The Department for Work and Pensions (DWP) and Barnardo’s are entering into a new partnership to support care leavers into work.
The collaboration will provide care leavers with opportunities to gain high quality work experience placements in Barnardo’s high street shops, to help them get the necessary skills to move into employment.
The placements will help young people learn practical skills in the workplace, whilst also allowing them to develop their ‘soft skills’ – all within a supportive Barnardo’s real working environment, alongside trained staff and volunteers.
Just over 12,000 young people aged 16 to 18 leave care in England each year and the number is rising. Many care leavers have complex needs and are at risk of long-term unemployment.
That’s why, in addition to the support already provided in line with the cross-government strategy for care leavers, children’s charity Barnardo’s will be providing work experience opportunities in their high street shops.
This work will help build people’s confidence and employability skills, while making them more attractive to potential employers.
DWP and Barnardo’s are also exploring options for a longer-term partnership, which would deliver a broader range of support for care leavers to help them thrive in the workplace.
Barnardo’s has worked with children and young people for over 150 years. They run over 1,000 services across the UK, working with over 300,000 children, young people, parents and carers each year. This includes employment and skills training for young people and care leavers.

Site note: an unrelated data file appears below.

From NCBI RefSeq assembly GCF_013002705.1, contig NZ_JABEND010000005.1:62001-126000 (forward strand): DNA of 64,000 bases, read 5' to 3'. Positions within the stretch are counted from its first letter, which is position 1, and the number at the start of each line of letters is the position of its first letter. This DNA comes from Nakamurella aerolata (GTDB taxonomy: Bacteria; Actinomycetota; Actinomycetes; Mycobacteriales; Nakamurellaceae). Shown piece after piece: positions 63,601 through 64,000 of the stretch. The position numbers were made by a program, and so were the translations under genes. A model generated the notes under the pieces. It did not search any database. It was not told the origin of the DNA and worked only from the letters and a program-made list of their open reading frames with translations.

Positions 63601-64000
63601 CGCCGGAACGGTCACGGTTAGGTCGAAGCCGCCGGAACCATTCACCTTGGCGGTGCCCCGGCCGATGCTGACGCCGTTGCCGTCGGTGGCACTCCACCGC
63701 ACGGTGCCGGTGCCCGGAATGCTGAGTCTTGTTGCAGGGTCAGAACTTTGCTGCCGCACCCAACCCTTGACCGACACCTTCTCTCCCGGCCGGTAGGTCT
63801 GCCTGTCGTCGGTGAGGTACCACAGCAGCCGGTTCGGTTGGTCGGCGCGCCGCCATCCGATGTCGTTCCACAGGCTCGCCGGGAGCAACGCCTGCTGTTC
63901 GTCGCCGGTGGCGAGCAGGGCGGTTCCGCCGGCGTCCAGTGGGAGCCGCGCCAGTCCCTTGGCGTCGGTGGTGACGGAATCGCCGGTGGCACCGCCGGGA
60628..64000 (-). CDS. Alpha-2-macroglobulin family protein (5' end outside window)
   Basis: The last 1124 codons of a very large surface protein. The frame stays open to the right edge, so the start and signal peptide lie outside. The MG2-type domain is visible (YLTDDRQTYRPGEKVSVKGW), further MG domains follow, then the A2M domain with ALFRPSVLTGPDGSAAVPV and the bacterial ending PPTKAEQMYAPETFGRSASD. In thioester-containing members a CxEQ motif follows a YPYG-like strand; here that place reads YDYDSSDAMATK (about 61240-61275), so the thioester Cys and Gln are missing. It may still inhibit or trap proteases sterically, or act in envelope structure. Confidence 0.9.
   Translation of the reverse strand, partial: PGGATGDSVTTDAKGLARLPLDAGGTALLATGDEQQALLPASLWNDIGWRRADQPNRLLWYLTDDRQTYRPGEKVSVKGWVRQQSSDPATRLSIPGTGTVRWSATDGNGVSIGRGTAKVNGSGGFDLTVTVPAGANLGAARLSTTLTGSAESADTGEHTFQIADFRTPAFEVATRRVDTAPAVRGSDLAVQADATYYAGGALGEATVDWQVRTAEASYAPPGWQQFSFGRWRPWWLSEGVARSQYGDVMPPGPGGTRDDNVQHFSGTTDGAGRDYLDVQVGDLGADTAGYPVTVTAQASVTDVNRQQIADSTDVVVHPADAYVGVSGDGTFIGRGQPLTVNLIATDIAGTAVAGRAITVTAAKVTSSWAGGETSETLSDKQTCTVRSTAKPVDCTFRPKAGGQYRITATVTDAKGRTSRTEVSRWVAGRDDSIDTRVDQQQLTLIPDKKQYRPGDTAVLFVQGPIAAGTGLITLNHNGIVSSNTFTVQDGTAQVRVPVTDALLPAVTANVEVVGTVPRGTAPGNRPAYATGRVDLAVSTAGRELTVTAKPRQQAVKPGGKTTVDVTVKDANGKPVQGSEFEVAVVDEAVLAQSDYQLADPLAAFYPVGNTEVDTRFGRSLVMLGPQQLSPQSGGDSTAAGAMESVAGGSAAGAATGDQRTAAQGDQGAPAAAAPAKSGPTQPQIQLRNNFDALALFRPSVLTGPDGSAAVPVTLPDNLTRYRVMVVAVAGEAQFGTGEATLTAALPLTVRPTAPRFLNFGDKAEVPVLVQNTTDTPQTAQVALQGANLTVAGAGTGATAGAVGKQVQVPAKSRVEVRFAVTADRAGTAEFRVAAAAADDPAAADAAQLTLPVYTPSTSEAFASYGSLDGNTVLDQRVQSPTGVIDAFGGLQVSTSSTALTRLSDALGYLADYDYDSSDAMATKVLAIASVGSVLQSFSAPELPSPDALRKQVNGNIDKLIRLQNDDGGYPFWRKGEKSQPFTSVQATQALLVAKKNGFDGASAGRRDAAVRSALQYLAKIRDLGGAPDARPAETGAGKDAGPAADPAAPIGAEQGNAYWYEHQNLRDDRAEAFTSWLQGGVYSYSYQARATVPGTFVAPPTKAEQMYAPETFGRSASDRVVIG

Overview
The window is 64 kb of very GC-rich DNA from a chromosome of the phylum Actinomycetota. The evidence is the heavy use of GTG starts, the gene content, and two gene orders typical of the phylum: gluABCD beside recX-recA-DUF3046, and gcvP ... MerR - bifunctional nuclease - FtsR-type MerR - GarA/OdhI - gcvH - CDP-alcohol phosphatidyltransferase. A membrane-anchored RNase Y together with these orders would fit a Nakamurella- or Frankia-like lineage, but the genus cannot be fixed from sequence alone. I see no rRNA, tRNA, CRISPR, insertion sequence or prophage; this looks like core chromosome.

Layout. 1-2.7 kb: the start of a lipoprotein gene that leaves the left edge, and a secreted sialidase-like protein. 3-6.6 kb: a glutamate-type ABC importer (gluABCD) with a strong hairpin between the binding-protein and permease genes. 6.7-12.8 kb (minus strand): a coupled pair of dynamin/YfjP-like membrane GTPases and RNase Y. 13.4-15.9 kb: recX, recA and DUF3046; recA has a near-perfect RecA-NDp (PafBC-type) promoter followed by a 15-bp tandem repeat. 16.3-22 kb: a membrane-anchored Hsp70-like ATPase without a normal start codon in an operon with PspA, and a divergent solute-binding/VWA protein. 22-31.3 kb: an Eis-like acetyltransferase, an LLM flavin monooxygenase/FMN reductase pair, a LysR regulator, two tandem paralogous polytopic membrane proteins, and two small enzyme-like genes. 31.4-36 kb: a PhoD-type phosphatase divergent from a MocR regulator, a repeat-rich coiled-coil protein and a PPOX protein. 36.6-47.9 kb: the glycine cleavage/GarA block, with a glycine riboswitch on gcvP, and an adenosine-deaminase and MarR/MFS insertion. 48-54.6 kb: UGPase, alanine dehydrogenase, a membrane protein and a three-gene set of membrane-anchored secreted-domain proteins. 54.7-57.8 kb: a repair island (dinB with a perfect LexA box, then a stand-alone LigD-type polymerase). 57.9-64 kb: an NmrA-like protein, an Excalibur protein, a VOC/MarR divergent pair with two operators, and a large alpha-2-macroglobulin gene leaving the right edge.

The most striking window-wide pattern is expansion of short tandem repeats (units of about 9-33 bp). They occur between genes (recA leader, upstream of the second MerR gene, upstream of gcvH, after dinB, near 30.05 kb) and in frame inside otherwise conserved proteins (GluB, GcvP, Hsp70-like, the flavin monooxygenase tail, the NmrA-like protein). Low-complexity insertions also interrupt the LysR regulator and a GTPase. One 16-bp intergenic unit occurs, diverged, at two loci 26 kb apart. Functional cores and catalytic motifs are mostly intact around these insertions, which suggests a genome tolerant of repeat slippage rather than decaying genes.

The Secretary of State for Work and Pensions, Esther McVey, said:
"Barnado’s are a wonderful charity and we are very proud to be working with them on this important initiative. We want to ensure that whatever your background you are able to fulfil your ambition and develop a career. I hope this will be a long-term partnership helping care leavers on their career path."
Javed Khan, Chief Executive of Barnardo’s, said:
"Barnardo’s is really proud to be at the forefront of this innovative scheme. Sadly too many young people leaving the care system miss out on the opportunities they deserve, and face a future without hope."
"This new partnership gives care leavers valuable experience in Barnardo’s innovative high street shops, and helps them get ready to move into paid employment or further training. We are also exploring how we can work with jobcentres and employers to improve care leavers’ access to a wider range of support, aimed at developing their practical skills and resilience."
"As well as the direct benefits to care leavers, working in our stores will also help generate income to boost the charity’s frontline – so we can continue to transform the lives of vulnerable children and families across the UK. It’s a win-win situation."